Italy’s finances threaten rail tunnel plan
Financial Times: May 27 2007
By George Parker in Brussels
Tenders have been opened for one of Europe’s most ambitious transport projects – a rail tunnel helping to connect Lyon and Turin – but Italy’s parlous public finances could be as much of an obstacle to the scheme as the Alpine terrain.
The project is one of 30 road, rail and sea schemes that Brussels wants to help finance to connect the EU’s 27 member states and improve the operation of Europe’s single market.
But new figures suggest Italy could have trouble funding its share of the new Alpine tunnels – which would bypass chronic bottlenecks with the rest of the continent – because it is already struggling to meet the EU’s budget rules.
Paolo Costa, an Italian MEP and chairman of the European parliament’s transport committee, has calculated Italy would have to stump up more than €47bn ($63bn, £32bn) between 2007 and 2020 to pay its share of three big infrastructure projects.
With a debt of almost 107 per cent of gross domestic product – well above the EU’s 60 per cent target – Italy can ill-afford these prestige projects. Its deficit is expected to fall to 2.1 per cent of GDP this year – below the EU stability pact’s 3 per cent ceiling – but Rome has vowed to balance the budget by 2010.
Brussels has given member states until July 20 to reply to the tender offers, explaining how they would fund their share of the so-called trans-European network; if successful, they could receive EU funding from an €8bn budget line.
Mr Costa believes the stability pact should be applied flexibly to allow Italy to invest in long-term projects to boost Europe’s economy, helping it to get around short-term problems.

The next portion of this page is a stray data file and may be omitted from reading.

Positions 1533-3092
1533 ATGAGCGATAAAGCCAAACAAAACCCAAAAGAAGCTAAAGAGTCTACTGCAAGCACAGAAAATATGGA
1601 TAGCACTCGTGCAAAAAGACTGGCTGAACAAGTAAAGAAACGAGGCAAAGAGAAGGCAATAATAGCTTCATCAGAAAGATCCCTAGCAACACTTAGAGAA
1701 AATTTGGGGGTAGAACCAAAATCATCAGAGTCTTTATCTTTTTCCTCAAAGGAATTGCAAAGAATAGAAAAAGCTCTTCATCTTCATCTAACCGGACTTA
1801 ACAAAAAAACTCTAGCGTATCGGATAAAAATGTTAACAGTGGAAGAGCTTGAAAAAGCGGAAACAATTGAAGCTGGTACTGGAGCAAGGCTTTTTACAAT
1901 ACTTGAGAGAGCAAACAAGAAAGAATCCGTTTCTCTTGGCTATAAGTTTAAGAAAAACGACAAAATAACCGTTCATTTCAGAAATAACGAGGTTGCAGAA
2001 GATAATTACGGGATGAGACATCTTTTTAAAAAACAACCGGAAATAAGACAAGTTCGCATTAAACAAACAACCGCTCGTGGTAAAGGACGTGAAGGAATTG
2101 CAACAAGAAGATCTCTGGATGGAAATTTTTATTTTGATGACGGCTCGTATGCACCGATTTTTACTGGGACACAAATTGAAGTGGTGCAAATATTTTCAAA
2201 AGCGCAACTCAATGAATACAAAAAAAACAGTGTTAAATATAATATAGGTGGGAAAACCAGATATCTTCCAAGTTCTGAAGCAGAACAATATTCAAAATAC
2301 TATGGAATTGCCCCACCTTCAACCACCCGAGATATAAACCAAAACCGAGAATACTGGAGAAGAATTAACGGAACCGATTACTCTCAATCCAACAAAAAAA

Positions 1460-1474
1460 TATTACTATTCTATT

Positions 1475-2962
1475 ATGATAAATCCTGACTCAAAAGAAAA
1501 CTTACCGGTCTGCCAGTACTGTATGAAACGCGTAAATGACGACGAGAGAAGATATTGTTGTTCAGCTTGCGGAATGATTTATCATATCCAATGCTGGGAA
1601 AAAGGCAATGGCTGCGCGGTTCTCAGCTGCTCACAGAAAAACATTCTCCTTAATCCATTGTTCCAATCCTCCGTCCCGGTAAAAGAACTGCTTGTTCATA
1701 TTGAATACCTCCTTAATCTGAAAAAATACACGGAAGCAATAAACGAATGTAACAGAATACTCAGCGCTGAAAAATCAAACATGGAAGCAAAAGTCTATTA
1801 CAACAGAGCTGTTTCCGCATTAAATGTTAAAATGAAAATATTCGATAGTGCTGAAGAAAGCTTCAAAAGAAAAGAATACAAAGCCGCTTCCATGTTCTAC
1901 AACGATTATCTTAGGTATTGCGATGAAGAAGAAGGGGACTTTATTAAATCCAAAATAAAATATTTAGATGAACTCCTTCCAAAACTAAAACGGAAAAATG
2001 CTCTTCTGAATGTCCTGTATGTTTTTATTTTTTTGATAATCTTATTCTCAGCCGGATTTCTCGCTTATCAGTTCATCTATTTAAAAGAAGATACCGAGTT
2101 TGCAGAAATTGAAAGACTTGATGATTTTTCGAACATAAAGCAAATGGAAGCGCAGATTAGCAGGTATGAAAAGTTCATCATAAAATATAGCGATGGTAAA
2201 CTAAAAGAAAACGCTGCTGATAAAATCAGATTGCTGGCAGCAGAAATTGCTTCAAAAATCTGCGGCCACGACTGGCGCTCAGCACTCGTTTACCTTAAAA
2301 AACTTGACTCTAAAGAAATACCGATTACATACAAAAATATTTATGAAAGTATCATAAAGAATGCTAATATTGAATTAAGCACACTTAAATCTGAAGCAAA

Other countries facing big bills for the European transport projects over the next 13 years include Spain with €53bn, Germany with €27bn, France with €21bn and Hungary with €8bn, according to Mr Costa.
He said the Lyon-Turin tunnel and another proposed Alpine rail route from Italy to Austria were “crucial” in meeting Europe’s economic goals as well as boosting the environment by moving traffic from road to rail.
Mr Costa said the European Commission should convene a conference to persuade other member states to let Italy and Hungary – which also has big deficit problems – fund long-term projects.
But Commission officials said it was “highly unlikely” Italy would win any special concessions, arguing that introducing exceptions to the stability pact calculations would be like opening a “Pandora’s box”.
Jacques Barrot, EU transport commissioner, estimates that the tunnel connecting France and Italy would cost €6bn-€7bn, of which Brussels could pay up to 30 per cent.
The project is part of a rail corridor from Lyon to the Ukraine border.
But such projects are fraught with problems. The private sector often shies away from them because they are high-risk, involving difficult engineering and political problems associated with working with more than one government.
Of 14 high-profile projects identified at an EU summit in 1994 only three were completed.